The Boston Transportation Department has gotten smart. Of course, it’s always relied on data to manage traffic and plan new initiatives. But now, the agency is taking it further -- a lot further.
To give you an idea, here’s just a sampling of its current data projects: The agency is collecting data via online surveys with city residents on what they want for future mobility and transportation needs. Then, it’s turning around and making the responses available to the public, who can sort through the proposals by ZIP code or neighborhood. It’s using data from emergency management, public health and public safety departments to get more comprehensive information on such factors as road safety and environmental resiliency to inform its planning processes. It’s also gathering data sets from the private sector, such as the mobility app Waze, to find out in real time what congestion points are most affecting commuting times in the city.
“We’re getting data a lot faster and from more sources,” says Gina N. Fiandaca, the city’s transportation commissioner. It’s allowing the agency to do its job better, she adds.
Making all this possible is the rapid proliferation of interconnected devices, from sensors in the streets to smartphones and other mobile devices. Highly scalable processing power and falling data storage costs are also spurring data sharing and new forms of analytics that yield valuable intelligence. But to take advantage of all these new kinds of data and new data sources, governments have to overcome their outdated systems and policies.
In a recent report, the Brookings Institution looks at the changes needed to modernize data use in transportation and planning, but the lessons can be applied to just about any city or county activity. In four steps, here’s how a city can up its data game:
First, local governments need to beef up their skilled personnel. Most cities and counties “don’t have enough data scientists on staff,” says Adie Tomer, a fellow at Brookings and co-author of the report. “They don’t have to be true data scientists, but someone with the background to use data in a more scientific way.”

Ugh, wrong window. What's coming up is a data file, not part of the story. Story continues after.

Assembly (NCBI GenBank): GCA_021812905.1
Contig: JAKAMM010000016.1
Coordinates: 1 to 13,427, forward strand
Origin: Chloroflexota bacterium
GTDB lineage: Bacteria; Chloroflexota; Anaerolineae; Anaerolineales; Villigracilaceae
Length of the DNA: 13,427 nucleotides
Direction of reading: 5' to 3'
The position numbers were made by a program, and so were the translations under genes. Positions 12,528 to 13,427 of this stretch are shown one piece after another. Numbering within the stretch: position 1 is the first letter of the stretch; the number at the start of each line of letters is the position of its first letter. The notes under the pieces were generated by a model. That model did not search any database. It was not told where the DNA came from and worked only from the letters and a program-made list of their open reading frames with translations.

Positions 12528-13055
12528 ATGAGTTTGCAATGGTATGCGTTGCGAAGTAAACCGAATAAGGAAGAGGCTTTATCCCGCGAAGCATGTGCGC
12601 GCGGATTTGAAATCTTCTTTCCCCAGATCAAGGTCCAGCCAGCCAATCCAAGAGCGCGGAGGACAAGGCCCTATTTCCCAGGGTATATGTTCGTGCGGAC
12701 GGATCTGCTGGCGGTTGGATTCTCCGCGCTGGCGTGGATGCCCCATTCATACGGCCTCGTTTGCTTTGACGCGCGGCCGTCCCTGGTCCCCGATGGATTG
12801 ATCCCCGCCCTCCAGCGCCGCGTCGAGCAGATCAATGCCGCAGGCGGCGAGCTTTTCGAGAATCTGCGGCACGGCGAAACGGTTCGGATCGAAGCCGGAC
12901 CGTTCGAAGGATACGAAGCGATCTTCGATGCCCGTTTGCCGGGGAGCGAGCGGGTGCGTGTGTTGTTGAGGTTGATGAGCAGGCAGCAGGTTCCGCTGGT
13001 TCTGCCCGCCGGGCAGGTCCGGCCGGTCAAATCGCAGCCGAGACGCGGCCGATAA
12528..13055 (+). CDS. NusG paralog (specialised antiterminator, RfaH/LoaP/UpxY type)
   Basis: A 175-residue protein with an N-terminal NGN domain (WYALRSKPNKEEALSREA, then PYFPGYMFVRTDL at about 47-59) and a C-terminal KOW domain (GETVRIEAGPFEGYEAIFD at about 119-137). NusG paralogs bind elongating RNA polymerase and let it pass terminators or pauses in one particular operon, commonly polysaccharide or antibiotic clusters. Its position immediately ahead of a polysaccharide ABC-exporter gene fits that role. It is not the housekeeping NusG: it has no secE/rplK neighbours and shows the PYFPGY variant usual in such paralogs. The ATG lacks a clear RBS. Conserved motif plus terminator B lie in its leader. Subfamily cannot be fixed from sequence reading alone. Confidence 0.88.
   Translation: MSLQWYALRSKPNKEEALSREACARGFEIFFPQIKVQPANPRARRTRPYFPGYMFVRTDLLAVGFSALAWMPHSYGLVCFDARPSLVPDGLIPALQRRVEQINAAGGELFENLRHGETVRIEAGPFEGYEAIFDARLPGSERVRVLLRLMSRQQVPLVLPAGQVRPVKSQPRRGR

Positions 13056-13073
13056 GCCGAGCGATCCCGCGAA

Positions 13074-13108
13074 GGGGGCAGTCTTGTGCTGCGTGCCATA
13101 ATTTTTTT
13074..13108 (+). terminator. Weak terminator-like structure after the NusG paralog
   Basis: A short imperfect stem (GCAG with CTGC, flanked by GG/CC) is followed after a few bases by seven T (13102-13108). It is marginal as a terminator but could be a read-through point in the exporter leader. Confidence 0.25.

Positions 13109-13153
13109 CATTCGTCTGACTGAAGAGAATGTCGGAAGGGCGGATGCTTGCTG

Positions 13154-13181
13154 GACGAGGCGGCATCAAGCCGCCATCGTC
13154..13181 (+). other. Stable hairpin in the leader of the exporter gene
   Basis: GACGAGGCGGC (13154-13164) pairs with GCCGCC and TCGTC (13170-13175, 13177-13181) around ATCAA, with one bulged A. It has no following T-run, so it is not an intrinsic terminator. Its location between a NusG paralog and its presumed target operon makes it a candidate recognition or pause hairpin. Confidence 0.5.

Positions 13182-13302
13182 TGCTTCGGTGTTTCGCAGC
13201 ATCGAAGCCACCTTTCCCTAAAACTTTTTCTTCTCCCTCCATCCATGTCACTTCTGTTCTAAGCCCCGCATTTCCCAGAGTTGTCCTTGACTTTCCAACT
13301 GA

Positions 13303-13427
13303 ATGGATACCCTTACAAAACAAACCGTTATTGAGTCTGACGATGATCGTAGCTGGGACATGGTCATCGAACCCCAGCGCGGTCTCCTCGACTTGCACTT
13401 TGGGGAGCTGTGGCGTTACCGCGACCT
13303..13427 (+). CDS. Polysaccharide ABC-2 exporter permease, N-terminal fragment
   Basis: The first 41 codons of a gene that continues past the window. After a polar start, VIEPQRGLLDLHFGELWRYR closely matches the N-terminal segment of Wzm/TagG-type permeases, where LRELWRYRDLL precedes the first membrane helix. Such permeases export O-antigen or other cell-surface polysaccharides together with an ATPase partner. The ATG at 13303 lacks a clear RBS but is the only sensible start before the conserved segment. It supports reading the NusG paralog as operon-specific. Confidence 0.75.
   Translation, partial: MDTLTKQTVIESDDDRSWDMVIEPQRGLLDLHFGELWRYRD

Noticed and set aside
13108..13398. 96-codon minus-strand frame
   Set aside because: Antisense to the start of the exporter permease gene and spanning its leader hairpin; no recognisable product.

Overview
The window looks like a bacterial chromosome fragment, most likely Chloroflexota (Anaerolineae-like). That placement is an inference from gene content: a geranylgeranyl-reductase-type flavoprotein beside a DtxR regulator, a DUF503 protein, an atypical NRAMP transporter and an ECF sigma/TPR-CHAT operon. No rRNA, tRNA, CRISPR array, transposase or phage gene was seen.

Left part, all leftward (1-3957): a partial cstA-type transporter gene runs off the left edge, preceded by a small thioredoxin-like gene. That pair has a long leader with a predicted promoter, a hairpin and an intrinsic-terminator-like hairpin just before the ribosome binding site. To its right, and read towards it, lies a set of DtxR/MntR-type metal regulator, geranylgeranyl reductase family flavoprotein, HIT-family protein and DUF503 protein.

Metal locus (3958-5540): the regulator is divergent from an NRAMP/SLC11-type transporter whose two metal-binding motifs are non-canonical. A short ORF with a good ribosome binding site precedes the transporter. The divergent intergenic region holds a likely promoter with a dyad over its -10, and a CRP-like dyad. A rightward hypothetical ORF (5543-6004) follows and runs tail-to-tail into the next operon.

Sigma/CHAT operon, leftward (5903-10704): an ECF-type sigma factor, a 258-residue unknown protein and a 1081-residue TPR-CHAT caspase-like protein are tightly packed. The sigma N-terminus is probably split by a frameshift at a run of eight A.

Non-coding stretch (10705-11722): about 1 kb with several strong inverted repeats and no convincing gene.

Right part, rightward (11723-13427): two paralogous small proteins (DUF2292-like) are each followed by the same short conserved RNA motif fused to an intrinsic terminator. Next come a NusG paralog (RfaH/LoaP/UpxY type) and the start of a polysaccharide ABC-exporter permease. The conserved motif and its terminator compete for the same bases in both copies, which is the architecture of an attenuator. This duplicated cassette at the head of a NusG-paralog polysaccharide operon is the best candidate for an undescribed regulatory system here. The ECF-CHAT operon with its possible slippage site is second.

Second, localities should tap into the processing power of the cloud rather than invest in new servers and software. The cloud brings versatility and flexibility to real-time data projects. Using it opens up innovation in a number of ways, such as easier licensing of data sets from the private sector, says Tomer.
Third, cities and counties must change their procurement practices, putting less emphasis on purchasing capital goods, such as computers and software, and making it easier to procure technology subscriptions, which favor the broad array of cloud services now available. “Subscription fees are now part of the economic model,” says Tomer. “There’s no stopping it at this point.”
And last, local governments have to figure out how to allow data sharing without jeopardizing privacy. One solution is to use aggregated data that is anonymous. But if too much detail is left out, the data has diminished value. Tomer doesn’t see a quick answer to the problem. “All signs point to a major conversation around this issue in the coming years,” he says.
For most places, these are big changes. And while they may not happen overnight, just taking some initial steps in this direction can generate new ideas that can lead to significant benefits for any agency. Just look at Boston. Modernizing where they get their data from and the types of data they use has freed them up to consider all kinds of new opportunities. For instance, they’ve begun exploring the possibility of having one mobile app that would allow users to pay for services across a range of transportation options, from public transit to bike-sharing and Uber rides.